5 Natural Enemies of your Camera: How to Save it?

5 Natural Enemies of your Camera: How to Save it?

Where are you planning to go this summer? Whether you want to spend time on the beach, relax in the city, hike, or travel to the other side of the world, remember to bring your camera to capture those special moments and bring back the memories of your trip home. 5 natural predators can harm your camera. But the protection of your camera is very necessary!

So read the article to know about the enemies of your camera and how to get rid of them:

  • Sun Light

It is very important to protect yourself from sunburn when shooting outdoors, but things that protect you can harm your camera. Sunscreens are often oily and insect repellents contain a variety of chemicals that you clearly don't want these to come into contact with the most sensitive parts of your camera.

The way to limit the effects of these things on the camera is simple - you need to keep the parts of the body that are in contact with the camera clean. Wash your hands with clean water after applying barrier creams to keep the camera from getting dirty. If the camera does get dirty, remove the dirt as soon as possible.

  • Sand

There is nothing more intimidating than sand particles in your camera. The camera has a lot of moving parts and the ingress of abrasive elements such as sand can easily damage the camera. The simplest thing is not to take the camera where there is sand, but as you understand this is not an option, so you need to try so that the camera and the sand do not touch in any way.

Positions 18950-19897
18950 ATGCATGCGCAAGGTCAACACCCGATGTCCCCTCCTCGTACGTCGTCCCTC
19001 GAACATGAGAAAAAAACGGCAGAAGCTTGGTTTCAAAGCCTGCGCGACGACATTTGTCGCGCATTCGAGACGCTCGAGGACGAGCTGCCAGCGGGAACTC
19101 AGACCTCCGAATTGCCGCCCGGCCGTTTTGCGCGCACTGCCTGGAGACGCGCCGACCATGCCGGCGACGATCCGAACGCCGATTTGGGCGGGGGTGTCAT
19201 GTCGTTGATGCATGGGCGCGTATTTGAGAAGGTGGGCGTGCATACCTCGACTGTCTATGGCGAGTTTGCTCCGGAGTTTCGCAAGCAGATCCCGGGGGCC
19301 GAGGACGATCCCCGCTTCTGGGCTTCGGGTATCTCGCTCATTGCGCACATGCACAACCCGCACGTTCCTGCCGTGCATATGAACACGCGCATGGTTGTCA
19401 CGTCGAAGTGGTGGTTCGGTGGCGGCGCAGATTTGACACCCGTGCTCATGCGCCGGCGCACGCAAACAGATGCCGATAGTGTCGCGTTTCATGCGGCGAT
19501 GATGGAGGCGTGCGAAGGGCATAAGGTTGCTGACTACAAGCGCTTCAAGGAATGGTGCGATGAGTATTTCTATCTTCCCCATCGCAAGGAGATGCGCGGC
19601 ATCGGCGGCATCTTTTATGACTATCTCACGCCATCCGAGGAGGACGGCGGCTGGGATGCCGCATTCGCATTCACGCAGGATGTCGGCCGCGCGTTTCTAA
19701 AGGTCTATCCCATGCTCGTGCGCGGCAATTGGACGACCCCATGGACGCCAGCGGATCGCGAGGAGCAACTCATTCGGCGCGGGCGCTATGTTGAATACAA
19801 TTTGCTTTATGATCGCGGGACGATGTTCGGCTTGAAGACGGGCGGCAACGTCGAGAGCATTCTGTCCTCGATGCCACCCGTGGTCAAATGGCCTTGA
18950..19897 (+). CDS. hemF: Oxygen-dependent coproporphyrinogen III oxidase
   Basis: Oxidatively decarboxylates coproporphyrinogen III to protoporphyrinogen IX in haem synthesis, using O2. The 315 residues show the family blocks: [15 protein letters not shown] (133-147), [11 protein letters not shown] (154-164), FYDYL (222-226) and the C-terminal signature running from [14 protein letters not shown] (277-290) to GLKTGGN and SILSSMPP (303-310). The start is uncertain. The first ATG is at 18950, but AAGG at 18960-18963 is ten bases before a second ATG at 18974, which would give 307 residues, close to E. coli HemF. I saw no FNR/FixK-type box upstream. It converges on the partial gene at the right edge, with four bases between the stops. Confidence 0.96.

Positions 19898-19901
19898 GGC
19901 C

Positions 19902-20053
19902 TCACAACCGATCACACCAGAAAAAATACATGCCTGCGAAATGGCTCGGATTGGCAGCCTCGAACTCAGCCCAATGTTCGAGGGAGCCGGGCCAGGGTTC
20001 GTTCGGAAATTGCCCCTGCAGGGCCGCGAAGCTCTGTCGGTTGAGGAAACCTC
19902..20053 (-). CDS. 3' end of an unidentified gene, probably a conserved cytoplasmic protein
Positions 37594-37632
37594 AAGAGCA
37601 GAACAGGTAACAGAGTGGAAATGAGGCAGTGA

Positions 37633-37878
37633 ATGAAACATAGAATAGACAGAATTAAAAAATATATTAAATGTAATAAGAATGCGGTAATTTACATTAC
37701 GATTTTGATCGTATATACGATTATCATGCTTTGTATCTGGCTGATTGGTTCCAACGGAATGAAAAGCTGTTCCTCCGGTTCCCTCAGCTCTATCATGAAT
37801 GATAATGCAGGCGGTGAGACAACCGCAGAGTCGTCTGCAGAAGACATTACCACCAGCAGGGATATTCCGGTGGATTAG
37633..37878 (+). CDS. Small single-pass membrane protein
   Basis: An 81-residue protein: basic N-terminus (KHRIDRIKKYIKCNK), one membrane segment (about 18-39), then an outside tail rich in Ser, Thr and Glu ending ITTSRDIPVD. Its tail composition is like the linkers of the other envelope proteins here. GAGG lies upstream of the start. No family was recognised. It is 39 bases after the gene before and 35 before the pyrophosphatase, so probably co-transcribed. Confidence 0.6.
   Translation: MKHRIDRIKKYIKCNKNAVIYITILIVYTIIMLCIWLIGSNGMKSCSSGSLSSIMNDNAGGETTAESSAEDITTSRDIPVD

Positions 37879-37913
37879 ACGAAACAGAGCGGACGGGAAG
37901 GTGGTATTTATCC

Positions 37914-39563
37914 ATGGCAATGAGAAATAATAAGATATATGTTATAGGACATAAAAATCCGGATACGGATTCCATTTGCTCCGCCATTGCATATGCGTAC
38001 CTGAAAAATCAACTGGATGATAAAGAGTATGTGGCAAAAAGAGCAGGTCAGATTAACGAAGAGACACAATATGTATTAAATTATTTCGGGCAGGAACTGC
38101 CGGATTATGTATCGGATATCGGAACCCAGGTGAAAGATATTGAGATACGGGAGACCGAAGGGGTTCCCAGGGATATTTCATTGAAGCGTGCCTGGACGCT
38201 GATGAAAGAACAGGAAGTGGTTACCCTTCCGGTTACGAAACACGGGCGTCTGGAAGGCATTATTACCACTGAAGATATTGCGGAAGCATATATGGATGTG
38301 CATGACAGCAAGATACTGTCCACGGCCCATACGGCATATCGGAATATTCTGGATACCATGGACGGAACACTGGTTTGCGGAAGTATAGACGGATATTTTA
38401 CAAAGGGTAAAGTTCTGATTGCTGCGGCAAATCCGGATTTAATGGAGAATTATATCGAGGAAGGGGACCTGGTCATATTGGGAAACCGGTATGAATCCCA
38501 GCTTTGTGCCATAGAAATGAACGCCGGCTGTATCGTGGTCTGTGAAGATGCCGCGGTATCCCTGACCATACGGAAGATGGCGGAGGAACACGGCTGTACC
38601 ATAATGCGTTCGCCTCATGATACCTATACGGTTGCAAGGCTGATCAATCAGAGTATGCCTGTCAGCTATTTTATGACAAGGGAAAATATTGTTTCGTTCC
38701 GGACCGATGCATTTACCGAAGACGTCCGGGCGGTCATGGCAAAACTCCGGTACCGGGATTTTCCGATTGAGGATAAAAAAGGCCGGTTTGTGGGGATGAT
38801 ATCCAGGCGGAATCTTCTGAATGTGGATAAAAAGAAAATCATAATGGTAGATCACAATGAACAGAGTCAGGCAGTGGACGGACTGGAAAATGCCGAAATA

Also be wary of such factors as the wind or people playing the ball next to you, while you, for example, change the lens or memory card or batteries, a gust of wind or bad movement and sand will easily get where it should not be. Think ahead of time which lens you will be using and if possible change it indoors or where there is no sand.

  • Dust

Like sand, dust is the camera's natural enemy. Dust is not as destructive as sand, it will not be able to cause large scratches, but it can easily settle on various sensors. Therefore, clean your camera every day, be careful when changing lenses, and travel with your camera case.

  • Humidity and Water

The moisture attacks the camera in many ways. The worst thing is to drop the camera into the water (ocean, bath, river, and even the toilet), after that it is unlikely to be restored. Therefore, try to keep the camera strap around your neck, or at least be attached to your arm. And always pay attention to where you put your camera.

Condensation can also damage the camera. It is noticeable when the temperature changes abruptly (for example, you leave a room with an air conditioner on the street in the heat).

  • Salt

While the beach affords the photographer a huge amount of great shots, it is also a hazard, not only because of the sand but also because of the salt. Salt can enter the camera and lenses, causing many problems, including corrosion. Clean your camera at least once a day, filming in areas where there is salt. If you are not photographing, put the camera in the case. Be careful when shooting in strong breezes.

Let’s Sum Up

If you have decided to take a camera on a trip, try to focus on the protection as well. Nowadays, different types of camera skins are available that can save your camera from the aove mentioned enemies. Visit our site and select the best camera skins for your cameras.




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